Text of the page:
So I met up with the company’s resident frog and king of all things EverQuest, David Georgeson to check it out.
In case you don’t remember what Georgeson looks like, here’s a refresher:
He will never, ever forget he did that video. Hopefully you’ll all forget mine soon enough.
The technology behind SOEmote is pretty much the same sort of thing that comes packaged in many retail webcams. The player’s face is mapped out with a series of dots, which are then tracked and mapped to the animation in the application. In this case, a player can become a Froglok, or a Wood Elf, or even one of them there kitty things.
It works rather well, and the build I toyed around with is several steps removed from what EverQuest 2 players will get their hands on later this month. It should be an amazing tool for players into roleplaying and creating machinima videos, though cybersex addicts will be disappointed to learn that there’s no tongue mapping.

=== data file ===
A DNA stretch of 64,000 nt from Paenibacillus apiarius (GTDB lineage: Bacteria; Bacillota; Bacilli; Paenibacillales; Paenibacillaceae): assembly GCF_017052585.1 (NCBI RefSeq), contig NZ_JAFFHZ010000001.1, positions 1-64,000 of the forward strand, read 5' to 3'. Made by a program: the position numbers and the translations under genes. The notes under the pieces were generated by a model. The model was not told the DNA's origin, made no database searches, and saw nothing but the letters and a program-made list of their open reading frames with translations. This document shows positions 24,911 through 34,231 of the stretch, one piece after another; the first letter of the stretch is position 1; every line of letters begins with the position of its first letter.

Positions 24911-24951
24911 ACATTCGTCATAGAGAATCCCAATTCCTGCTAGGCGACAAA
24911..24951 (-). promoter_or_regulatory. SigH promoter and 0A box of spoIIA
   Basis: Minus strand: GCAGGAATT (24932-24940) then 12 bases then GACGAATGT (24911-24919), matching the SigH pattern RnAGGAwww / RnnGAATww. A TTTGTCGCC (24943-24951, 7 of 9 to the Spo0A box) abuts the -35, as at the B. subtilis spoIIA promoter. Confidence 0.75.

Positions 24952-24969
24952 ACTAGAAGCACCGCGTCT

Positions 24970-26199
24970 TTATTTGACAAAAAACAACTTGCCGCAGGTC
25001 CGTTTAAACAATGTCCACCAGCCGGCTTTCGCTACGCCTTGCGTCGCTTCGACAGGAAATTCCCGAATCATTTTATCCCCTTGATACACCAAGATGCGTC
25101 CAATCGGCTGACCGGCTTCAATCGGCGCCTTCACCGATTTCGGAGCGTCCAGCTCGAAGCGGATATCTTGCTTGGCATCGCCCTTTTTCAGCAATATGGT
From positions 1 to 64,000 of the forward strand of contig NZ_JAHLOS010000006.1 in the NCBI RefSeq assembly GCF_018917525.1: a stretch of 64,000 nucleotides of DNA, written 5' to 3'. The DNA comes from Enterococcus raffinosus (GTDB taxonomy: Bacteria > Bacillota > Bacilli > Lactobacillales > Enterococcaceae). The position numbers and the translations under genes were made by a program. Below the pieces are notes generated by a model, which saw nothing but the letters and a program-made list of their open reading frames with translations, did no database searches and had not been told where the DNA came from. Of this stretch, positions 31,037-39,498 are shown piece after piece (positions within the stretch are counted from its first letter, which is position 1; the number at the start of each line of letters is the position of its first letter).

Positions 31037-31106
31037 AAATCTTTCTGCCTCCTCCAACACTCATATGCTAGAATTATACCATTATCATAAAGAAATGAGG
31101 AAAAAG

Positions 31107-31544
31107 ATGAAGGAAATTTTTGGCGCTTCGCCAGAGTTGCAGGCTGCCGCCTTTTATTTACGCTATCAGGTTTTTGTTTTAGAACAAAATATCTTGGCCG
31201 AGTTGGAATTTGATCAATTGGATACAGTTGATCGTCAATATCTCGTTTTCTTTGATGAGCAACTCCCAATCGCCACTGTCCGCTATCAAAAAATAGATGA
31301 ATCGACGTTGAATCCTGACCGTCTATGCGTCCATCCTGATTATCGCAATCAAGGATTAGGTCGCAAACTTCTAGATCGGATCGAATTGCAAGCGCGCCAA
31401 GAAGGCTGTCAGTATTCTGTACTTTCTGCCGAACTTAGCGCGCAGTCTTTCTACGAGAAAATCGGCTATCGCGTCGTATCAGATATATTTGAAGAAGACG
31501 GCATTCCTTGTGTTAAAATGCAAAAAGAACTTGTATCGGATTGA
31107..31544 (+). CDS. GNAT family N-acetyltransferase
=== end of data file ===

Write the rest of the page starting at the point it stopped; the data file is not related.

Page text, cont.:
Georgeson is obviously excited about the technology (just look at him!), and he has plans that go far beyond EverQuest 2. He wants this in original EverQuest, the secrecy-shrouded EverQuest Next, and even the family-friendly free-to-play Free Realms.
Georgeson wants to extend the technology beyond its current limits, envisioning a day when EverQuest players can hear other players speaking according to proximity. When two characters are having a conversation, another walks by, overhears something funny and cocks his or her head to the side, engaging the speakers and maybe even making new friends.
This is a whole new way to interact in an online virtual world, and sure, it’s pretty creepy, but it’s also rather brilliant.